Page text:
How the U.S. Got Hooked on Big Cars — Despite Their Downsides

David Paul Morris | Bloomberg | Getty Images

Americans love big cars. 

It gave the world Cadillacs with massive tailfins and oversize pickup trucks. 

In Europe, for example, small cars like city cars, subcompacts, and compact cars made up more than 35 percent of sales in 2021, according to industry analyst JATO Dynamics. In the United States, those three segments made up just over 10 percent of sales. 

Consumer demand has driven automakers to make vehicles bigger and bigger, and regulatory loopholes favoring trucks, some industry analysts say, also have played a part in that shift.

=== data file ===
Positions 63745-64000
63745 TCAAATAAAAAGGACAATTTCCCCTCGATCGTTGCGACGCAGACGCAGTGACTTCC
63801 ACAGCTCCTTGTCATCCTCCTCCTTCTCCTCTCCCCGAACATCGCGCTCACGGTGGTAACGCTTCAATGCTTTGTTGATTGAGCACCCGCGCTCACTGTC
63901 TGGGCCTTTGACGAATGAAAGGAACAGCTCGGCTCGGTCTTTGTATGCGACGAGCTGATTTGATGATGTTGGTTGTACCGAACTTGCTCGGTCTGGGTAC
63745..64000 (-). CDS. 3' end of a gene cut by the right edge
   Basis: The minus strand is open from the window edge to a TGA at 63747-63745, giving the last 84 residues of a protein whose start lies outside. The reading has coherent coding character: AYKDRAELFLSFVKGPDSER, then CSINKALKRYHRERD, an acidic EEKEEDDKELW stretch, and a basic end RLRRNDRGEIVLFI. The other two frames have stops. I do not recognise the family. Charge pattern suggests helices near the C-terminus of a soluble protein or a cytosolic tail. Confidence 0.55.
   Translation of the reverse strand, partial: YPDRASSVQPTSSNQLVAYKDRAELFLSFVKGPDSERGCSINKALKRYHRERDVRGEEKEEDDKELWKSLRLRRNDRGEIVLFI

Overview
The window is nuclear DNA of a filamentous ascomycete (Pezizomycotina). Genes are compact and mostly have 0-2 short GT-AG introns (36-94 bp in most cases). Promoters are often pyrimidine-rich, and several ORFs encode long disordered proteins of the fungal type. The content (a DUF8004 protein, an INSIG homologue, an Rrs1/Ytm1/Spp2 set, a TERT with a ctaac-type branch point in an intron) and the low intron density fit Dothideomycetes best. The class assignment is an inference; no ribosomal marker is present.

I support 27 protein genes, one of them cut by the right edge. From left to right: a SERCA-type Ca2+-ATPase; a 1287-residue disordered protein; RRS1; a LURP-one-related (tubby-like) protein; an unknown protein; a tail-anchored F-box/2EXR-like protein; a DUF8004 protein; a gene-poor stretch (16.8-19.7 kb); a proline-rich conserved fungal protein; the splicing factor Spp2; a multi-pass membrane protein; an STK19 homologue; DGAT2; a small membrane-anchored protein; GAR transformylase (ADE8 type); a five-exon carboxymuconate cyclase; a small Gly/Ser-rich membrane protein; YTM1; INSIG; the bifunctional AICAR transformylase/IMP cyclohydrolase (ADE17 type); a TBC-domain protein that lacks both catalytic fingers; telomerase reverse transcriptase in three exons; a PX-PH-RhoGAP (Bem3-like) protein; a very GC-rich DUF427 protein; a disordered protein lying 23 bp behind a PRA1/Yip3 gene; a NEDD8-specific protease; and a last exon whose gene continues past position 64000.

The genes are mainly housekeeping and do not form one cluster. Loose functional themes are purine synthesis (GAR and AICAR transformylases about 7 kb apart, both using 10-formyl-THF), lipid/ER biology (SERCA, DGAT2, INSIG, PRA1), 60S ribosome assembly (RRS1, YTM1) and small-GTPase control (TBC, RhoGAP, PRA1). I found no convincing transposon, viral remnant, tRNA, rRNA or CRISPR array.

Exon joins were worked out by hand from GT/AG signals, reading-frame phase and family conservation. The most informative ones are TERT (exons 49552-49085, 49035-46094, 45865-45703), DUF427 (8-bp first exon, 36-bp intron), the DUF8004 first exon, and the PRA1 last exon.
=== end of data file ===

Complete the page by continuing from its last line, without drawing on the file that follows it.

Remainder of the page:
But there are downsides. Big cars are more expensive — often much more — and, especially if they burn gasoline, more harmful to the environment. Accidents involving these bigger cars also contribute to more fatalities on American roads than smaller vehicles, some research has found.

Watch the video to learn more.

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